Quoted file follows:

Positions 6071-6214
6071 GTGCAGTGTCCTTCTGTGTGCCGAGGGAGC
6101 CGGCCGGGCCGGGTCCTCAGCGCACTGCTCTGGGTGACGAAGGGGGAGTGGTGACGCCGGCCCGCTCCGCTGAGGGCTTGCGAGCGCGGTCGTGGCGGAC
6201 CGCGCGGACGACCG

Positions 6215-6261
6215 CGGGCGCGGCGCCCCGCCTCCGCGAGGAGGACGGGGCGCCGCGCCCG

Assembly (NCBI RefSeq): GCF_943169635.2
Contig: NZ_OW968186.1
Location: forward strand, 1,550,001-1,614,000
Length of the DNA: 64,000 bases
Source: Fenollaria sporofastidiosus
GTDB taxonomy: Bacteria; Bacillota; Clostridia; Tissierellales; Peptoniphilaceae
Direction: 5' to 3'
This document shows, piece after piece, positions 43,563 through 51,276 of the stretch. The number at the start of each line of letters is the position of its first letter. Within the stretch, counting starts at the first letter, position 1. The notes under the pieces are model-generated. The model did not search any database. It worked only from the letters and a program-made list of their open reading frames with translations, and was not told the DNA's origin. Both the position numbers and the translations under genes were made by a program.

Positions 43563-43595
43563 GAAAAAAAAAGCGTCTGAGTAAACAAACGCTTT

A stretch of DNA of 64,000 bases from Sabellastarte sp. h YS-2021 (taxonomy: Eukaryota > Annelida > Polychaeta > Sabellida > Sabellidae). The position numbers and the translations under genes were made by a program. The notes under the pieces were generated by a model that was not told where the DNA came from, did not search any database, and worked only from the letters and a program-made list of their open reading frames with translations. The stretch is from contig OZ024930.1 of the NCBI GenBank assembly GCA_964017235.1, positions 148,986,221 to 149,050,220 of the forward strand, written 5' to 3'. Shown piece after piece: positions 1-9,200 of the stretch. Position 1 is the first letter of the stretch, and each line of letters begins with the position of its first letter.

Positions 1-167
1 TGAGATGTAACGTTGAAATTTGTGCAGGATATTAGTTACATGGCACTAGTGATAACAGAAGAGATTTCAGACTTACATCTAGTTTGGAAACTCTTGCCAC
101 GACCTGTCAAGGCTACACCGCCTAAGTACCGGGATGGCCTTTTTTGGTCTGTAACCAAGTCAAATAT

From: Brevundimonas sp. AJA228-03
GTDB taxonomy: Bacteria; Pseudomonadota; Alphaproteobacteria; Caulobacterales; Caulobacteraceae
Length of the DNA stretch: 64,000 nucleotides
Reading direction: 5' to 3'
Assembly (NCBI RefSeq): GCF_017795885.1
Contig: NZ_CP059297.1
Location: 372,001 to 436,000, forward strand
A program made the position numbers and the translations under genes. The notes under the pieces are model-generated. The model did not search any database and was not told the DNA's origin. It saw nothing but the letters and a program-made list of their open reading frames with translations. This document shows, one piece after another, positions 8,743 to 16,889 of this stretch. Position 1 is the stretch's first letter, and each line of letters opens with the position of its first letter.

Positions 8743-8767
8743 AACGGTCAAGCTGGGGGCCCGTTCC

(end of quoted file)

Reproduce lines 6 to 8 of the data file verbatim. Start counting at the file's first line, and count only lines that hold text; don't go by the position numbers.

6215 CGGGCGCGGCGCCCCGCCTCCGCGAGGAGGACGGGGCGCCGCGCCCG

Assembly (NCBI RefSeq): GCF_943169635.2
Contig: NZ_OW968186.1